The Christmas period is always a time for eating lots of food, but what can we do with the leftovers from the festive spread? Here, Scott Hawthorne from Skips & Bins shares some unusual ways that you can reuse your festive food.
One of the best things about Christmas is gathering with friends and family to eat lots of festive dishes. But when Christmas Day is over, how can you use up the leftovers? The Boxing Day turkey sandwich is a common meal, but there are plenty of other ideas that you might not have heard of. So, here are some ways that you can turn your Christmas leftovers into tasty new dishes.
Look through the dishes we’ve listed here, and you’re sure to find some firm favourites that you can come back to year after year to use up those leftovers and transform them into exciting new meals.
Bubble and squeak
Bubble and squeak is a classic warming dish, but did you know that it can also be the perfect way to use up lots of Christmas leftovers? It will use up your leftover mashed potato, and you can also mash any spare roast potatoes to add to the mix.
Then, you can make the dish more exciting (and Christmassy) by adding brussels sprouts, pancetta, cabbage, and chestnuts. All of these ingredients will make this a filling, tasty lunch or breakfast, and it will really make a dent in all the food you need to use up!
Carbonara with pigs in blankets
Pigs in blankets are one of the most well-loved Christmas foods, and they are also a great addition to a comforting pasta dish. Just make your usual carbonara with egg yolks and parmesan, and then slice your pigs in blankets and add them instead of bacon.
This will add a rich taste to this dish and make it something special. You can also garnish with some fresh parsley, if you have any leftover from dressing your Christmas Day spread.
Brussels sprouts pesto
If you have lots of brussels sprouts left from your Christmas meal, but you don’t feel like eating more heavy, roasted food, pesto can be a great option. This way, you don’t need to waste anything, but you can still eat something a little lighter. Pair it with some pasta and a salad, and you’ll have a refreshing lunch or dinner.
All you’ll need is the sprouts, lots of fresh basil, garlic and olive oil. Blend these ingredients in a food mixer with some salt, pepper and chilli to season, and then enjoy with your favourite pasta. You can also add in some parmesan for a cheesy flavour.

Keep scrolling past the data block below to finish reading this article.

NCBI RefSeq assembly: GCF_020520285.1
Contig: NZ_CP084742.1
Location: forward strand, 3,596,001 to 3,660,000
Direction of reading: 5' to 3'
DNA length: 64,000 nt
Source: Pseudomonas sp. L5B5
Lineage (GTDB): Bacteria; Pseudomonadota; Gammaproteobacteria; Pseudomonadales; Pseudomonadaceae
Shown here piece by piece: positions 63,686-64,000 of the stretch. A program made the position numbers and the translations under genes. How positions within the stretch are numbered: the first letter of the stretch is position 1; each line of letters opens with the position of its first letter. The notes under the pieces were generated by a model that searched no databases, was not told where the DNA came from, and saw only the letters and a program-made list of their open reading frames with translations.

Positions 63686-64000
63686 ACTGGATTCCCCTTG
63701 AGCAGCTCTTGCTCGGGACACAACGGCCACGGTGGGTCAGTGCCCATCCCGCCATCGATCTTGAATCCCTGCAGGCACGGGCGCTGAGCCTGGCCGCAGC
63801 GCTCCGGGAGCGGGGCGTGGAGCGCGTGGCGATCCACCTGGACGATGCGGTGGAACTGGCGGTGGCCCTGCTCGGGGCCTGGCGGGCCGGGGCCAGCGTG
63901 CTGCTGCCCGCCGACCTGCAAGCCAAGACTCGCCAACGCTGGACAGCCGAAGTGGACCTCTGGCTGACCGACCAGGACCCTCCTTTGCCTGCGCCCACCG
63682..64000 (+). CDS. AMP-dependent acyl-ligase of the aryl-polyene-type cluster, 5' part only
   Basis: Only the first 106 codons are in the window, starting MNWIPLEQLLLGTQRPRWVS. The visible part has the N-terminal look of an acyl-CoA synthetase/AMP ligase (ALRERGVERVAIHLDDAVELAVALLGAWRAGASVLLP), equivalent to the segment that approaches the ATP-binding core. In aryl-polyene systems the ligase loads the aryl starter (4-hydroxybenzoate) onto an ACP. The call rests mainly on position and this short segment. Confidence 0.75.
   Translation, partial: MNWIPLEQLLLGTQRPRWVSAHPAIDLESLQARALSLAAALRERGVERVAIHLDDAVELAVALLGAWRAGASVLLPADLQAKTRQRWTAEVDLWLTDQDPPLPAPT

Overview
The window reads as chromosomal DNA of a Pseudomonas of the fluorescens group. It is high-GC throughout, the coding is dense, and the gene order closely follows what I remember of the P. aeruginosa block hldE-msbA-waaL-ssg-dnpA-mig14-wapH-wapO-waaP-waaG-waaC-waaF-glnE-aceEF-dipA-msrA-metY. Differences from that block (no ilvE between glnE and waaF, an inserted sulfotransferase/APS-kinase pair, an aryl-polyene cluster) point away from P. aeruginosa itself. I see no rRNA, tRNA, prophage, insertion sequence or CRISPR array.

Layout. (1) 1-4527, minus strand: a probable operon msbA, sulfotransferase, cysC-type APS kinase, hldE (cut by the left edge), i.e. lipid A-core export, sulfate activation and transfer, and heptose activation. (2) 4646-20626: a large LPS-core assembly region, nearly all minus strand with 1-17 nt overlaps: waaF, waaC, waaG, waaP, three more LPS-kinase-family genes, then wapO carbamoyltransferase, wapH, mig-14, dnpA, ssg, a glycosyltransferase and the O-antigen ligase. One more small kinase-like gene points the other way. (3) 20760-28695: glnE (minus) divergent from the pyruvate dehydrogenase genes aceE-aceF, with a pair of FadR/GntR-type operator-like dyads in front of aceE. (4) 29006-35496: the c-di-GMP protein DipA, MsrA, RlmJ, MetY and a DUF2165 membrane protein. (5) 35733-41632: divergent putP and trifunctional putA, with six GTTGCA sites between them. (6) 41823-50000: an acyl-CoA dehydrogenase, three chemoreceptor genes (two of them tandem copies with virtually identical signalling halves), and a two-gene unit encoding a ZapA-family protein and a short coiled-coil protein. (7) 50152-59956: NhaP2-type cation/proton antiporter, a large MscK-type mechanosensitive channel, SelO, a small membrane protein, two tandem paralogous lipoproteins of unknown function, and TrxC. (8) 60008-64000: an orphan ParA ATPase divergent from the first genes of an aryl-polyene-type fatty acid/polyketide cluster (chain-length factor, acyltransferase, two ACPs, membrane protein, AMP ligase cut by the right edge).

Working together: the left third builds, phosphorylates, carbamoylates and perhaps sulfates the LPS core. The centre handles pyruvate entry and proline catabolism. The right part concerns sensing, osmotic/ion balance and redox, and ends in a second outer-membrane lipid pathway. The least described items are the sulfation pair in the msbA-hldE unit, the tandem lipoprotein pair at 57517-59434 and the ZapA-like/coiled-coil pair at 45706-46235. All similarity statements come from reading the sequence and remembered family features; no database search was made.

Turkey tikka masala
One of Britain’s favourite dishes, tikka masala is perfect for the cold weather. Turkey is a great meat to use in a tikka masala, as it can take on a lot of flavour from sauces, seasonings and spices. For the sauce, you’ll need lots of spices (garam masala, ginger, paprika, cumin seeds, and ground coriander), passata or tinned tomatoes, tomato purée and natural yoghurt.
Start by frying the spices, and then add your turkey in pieces. Then add your tomatoes and cook thoroughly, adding in the yoghurt at the end of the cooking to make the sauce creamy and luxurious. This is a fun way to make your turkey leftovers into a whole new meal.
Another way to make use of leftover turkey, is to use it in a ramen dish. You might not have had turkey in ramen before, but like chicken, it can be easily added. Make a soup base using miso paste, garlic, soy sauce, and chicken stock. You can even use your leftover gravy in place of the chicken stock!
When you’ve brought the soup to the boil, let it simmer while you add the other ingredients. This includes your noodles, turkey, and vegetables like spring onions, carrots, mushrooms and cabbage. When the ramen is done, you can also add a boiled egg — or poach an egg in the broth before serving. This idea could be the one for you if you feel like you’ve tried every conventional way of using up the turkey after Christmas Day.
After Christmas, it’s common to have lots of food left over. While it’s always nice to snack on festive dishes, eventually you might want to eat something different. So, use these tips to turn your leftovers into whole new dishes that you can enjoy in the days following the festive period.